JACKSONVILLE, Fla. - Eight people in a cocaine trafficking investigation called Operation Sooner or Later were sentenced Monday, U.S. attorneys said.
Authorities said in the latest round of prosecutions, a chief judge sentenced Rodrigo Cantu Morales, Carlos Uriostegui-Nunez, Mario Ginorio and Willie Brooks IV to 10 years' imprisonment; Monte Washington to 12 years, 11 months in federal prison; Isaias Ochoa to 7 years, 3 months in federal prison; Deonte Dallas to 5 years' imprisonment; and David Ruvio III to 3 years in federal prison.
The eight were sentenced for their respective roles in an international cocaine conspiracy that spanned from Mexico, McAllen and Mission, Texas, and into Ocala and Jacksonville, Florida, attorneys said.
According to court records and trial testimony, the drug trafficking groups were based in Guerrero and Tamaulipas, Mexico. From early 2007 until late 2011, authorities said they were responsible for importing several hundred kilograms of cocaine into the Ocala area.
During the investigation, Jesus Lozano Alvarez and Morales were identified as working with a Mexican cocaine source of supply known as "El Nino" in Tamaulipas, Mexico. U.S. attorneys said they shipped loads of cocaine via transport vehicles and couriers from south Texas to the Ocala area.
When the loads of cocaine reached Ocala, authorities said Uriostegui-Nunez, Alvarez, Ginorio, and Tavaries Norris worked together to redistribute the cocaine to other large-scale dealers in the middle district of Florida and South Carolina.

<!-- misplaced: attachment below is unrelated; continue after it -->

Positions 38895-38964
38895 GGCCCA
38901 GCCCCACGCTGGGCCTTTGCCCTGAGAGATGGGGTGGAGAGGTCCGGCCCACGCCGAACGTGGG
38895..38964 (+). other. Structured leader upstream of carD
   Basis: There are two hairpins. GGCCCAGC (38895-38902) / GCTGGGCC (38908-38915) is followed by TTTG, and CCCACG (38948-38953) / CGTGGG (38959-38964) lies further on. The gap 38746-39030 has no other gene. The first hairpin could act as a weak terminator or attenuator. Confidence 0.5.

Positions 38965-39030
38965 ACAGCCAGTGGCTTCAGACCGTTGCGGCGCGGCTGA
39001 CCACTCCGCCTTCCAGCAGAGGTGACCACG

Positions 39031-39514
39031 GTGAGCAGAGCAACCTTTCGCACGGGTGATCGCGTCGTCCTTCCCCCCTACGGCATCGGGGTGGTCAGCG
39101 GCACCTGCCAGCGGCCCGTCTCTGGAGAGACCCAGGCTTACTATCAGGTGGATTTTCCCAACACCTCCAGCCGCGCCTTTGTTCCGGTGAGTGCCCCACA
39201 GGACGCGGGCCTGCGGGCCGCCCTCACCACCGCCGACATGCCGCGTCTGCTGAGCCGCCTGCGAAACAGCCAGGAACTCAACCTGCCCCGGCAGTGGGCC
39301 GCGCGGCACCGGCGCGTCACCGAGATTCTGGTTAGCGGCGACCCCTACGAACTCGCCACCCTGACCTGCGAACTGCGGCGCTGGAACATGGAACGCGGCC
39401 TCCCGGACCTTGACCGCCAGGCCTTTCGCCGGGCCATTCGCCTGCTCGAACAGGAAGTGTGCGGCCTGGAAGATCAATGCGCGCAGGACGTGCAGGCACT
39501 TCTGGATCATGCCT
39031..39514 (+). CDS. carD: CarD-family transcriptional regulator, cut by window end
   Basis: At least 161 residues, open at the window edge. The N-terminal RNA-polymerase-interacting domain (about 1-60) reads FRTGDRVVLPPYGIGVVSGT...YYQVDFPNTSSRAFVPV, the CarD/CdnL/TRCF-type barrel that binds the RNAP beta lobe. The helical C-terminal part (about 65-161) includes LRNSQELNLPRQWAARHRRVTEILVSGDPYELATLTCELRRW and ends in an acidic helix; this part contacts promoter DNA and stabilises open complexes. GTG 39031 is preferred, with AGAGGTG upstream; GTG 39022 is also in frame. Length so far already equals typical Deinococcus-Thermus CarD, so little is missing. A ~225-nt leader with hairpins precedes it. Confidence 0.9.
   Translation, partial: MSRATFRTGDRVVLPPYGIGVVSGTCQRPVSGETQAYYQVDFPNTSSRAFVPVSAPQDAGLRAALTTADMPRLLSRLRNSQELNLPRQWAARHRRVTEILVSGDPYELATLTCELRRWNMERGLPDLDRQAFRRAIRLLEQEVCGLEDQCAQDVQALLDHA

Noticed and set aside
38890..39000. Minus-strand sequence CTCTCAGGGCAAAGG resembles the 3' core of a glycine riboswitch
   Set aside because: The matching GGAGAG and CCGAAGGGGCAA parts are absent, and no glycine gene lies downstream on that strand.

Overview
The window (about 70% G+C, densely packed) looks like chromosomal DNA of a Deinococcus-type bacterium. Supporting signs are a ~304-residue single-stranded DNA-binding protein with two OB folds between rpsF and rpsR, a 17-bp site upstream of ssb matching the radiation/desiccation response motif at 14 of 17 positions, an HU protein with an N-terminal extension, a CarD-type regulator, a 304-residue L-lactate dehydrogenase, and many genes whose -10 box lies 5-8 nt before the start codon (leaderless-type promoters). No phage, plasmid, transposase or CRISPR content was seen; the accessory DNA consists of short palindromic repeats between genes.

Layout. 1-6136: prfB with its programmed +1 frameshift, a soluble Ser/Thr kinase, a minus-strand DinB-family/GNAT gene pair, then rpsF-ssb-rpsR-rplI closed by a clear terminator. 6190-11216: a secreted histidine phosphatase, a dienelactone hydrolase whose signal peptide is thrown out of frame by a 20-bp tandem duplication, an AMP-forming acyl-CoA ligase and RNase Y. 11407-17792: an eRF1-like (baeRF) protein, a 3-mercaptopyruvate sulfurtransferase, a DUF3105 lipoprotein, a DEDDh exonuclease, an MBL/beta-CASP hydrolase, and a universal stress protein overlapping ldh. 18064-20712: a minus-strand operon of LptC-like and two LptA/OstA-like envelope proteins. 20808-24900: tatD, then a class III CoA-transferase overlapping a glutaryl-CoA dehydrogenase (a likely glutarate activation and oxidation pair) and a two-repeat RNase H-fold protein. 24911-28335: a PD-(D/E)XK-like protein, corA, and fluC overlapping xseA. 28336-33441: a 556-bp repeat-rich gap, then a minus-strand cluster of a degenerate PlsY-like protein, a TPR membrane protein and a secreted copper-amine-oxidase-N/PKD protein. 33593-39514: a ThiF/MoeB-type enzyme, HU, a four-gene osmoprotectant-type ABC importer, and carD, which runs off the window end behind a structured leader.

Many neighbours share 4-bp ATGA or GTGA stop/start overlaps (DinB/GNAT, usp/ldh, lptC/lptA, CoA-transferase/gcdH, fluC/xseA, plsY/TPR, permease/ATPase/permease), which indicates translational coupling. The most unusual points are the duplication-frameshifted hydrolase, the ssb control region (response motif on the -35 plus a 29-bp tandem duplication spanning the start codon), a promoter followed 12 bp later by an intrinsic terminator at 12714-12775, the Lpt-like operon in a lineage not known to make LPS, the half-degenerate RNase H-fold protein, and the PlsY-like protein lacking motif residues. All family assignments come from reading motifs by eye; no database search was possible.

The cocaine was resold to other kilogram level dealers, a portion of which was converted into crack cocaine and sold on the streets of Marion County, according to U.S. attorneys.
As a result of the multi-year investigation, 55 people were indicted in the Ocala and Jacksonville divisions of the middle district of Florida. Authorities said 49 of the individuals were arrested and have pleaded guilty, or were convicted at trial. One individual is deceased and five remain at-large.
During the investigation, attorneys said the U.S. seized $1.1 million in U.S. currency, more than $900,000 worth of real property, vehicles valued at more than $220,000 and 50 firearms.
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